We sat down and had a chat with Cala Adhiambo Ojero, 38 on what are some of the challenges she faced during Ramadan, what's it like being the only Muslim in her family, and more. Read more stories like Cala's and get insights on how Muslim consumers around the world prepare for Ramadan and Eid during the COVID-19 pandemic and the new normal in the MASTERCARD-CRESCENTRATING RAMADAN & EID LIFESTYLE REPORT 2022.
What's so special to me is I've seen how members of the Muslim community really come together during that time. But what I've also noticed is it's a lot easier. It's a lot easier for people who have been in that Muslim community and a lot more difficult if you're a revert. For example, I'm the only Muslim in my family, so during Ramadan you can't really share that whole Iftar experience with them because they don't really partake in it. I don't have many Muslim friends either, so it can be a bit lonely, not just during Ramadan, but during the whole Islamic journey. Alhamdulillah, my husband is Muslim and we're bringing up Muslim children, so the journey is better.
Initially, I was not used to fasting so it was really hard. I find you get headaches that probably get worse towards the end of the day. But once you break the fast, it just disappears. It's a spiritual and a mental challenge that you have to just work through and it gets easier. It definitely gets easier the more you do it.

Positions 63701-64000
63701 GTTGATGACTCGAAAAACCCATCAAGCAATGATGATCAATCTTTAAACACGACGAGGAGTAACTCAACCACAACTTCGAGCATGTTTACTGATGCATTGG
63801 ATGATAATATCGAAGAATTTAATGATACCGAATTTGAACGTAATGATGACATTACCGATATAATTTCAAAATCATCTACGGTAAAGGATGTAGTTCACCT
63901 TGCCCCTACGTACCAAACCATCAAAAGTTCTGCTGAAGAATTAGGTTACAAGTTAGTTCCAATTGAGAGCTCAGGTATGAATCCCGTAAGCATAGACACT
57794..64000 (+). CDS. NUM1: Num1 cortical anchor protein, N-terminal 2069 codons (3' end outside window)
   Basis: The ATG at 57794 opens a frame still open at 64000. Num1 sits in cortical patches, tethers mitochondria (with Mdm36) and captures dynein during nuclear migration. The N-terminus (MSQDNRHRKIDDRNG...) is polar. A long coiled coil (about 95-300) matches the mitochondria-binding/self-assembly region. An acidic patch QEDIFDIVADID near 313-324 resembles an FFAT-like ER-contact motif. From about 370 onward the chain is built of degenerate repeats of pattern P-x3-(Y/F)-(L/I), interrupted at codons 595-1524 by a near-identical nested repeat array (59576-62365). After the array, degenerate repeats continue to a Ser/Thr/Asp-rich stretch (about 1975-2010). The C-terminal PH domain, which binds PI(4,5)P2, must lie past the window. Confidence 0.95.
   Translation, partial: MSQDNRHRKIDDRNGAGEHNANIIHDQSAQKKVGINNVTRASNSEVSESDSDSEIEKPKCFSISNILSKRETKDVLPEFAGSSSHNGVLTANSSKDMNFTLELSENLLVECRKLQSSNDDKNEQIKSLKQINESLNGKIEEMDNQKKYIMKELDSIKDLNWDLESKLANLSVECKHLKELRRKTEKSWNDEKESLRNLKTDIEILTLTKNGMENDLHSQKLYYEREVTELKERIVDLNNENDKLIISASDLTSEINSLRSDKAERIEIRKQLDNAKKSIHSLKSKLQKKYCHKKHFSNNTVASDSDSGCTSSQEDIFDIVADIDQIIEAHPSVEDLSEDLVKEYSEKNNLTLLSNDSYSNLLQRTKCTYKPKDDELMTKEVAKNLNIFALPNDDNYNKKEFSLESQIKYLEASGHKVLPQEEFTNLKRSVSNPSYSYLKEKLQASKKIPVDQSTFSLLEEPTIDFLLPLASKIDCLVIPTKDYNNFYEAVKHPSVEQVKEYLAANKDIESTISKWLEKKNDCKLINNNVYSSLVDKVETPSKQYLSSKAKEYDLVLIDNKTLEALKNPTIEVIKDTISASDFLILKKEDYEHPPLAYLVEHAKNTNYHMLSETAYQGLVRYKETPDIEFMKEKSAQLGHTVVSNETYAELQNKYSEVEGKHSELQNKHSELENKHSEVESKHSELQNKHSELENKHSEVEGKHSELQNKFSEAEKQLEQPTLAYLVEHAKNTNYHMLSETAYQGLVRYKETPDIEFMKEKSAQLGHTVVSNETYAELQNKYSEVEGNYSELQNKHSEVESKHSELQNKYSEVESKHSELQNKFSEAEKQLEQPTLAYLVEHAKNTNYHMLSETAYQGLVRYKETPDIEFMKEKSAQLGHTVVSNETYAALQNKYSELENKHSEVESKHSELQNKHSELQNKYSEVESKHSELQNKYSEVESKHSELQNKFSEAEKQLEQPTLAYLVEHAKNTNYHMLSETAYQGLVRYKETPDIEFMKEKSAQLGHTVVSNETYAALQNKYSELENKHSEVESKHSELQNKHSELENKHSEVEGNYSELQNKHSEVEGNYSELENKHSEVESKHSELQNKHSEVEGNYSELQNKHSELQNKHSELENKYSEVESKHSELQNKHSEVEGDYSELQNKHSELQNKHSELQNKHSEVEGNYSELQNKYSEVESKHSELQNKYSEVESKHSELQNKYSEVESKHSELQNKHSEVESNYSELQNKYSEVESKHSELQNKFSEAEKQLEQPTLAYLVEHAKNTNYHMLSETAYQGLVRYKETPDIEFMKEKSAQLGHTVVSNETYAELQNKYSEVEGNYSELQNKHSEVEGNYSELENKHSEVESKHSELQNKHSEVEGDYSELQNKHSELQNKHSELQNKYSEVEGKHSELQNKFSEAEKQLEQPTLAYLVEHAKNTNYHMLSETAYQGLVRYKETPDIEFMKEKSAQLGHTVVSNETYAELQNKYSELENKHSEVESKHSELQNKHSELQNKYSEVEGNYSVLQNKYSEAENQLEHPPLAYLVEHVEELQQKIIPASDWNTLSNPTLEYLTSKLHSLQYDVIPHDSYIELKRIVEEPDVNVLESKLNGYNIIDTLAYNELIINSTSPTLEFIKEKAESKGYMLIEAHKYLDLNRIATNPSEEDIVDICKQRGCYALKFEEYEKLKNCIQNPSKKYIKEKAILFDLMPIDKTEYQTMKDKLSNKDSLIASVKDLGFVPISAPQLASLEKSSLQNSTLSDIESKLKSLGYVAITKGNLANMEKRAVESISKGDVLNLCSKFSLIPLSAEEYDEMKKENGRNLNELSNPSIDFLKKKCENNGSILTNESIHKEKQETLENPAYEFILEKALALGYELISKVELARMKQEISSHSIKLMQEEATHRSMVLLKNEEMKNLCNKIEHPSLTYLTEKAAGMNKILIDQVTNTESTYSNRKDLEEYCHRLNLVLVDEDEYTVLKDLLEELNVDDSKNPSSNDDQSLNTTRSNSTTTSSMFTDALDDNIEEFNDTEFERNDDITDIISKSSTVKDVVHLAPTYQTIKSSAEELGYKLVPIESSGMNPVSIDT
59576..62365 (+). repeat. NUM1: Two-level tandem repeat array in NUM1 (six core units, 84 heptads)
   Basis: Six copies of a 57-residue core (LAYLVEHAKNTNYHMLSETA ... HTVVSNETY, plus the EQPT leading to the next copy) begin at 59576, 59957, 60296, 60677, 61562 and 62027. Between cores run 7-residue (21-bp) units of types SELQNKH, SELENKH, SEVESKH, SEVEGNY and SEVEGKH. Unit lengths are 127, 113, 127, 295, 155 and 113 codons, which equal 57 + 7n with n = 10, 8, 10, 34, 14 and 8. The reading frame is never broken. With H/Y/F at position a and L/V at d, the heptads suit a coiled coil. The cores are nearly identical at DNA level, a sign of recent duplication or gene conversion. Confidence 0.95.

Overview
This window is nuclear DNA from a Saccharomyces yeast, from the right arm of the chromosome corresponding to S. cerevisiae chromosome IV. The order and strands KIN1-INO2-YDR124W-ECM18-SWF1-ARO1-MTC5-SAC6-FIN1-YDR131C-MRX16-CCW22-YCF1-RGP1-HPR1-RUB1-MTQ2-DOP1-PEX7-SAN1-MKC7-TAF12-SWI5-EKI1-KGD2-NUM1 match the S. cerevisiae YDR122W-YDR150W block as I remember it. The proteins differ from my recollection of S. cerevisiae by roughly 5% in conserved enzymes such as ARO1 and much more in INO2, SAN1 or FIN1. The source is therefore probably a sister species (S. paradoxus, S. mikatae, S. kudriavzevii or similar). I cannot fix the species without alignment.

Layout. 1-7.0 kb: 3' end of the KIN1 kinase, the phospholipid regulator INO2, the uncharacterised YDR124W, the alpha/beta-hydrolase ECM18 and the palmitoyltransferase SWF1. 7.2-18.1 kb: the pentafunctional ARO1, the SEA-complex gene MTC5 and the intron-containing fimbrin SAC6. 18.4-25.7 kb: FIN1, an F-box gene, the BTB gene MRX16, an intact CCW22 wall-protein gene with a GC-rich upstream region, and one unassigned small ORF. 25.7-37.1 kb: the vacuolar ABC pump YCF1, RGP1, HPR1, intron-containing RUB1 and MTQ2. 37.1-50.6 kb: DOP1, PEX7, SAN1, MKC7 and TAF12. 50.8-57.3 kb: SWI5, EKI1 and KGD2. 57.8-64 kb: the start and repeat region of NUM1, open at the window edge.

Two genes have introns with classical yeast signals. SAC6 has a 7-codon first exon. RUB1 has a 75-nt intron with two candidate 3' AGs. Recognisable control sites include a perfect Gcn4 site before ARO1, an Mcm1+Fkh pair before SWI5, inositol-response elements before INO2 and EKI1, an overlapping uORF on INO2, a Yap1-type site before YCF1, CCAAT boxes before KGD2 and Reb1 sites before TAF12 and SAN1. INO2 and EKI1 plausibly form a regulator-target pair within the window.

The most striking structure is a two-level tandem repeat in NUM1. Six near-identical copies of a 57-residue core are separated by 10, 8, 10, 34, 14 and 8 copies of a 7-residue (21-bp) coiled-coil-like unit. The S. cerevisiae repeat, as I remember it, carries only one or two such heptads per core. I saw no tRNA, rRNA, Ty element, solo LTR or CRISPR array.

I do think people really do over-consume, especially when breaking the fast. And I personally find it hard to eat so much after you've been fasting. In my family, we start with something small and then you have a meal and then if you feel like something later on in the evening, if not, that's fine. But even when eating for suhoor, we don't overdo it. Ramadan is a time of not over-consuming but an opportunity to establish discipline, prayer, and gratitude for what you have.
It was really hard not being able to go to the masjid, especially during the last ten days. Like I said, my family is not Muslim and we were all together during that period. It was quite challenging since there are a lot of distractions in the house.
Not (much) really. Honestly, it's quite simple.
We tend to give to the mosque what we are to give and then more to people around the mosque. We don't really give to online campaigns.
I wish I just knew more Muslims and had the opportunity to spend time with more of them, when breaking fast or even when you have any questions in general. And not just during Ramadan, but people you could meet up with every so often and just exchange experiences.
Hear more stories like this and find out how Muslims prepare for Ramadan and Eid in the new normal in the MASTERCARD-CRESCENTRATING RAMADAN & EID LIFESTYLE REPORT 2022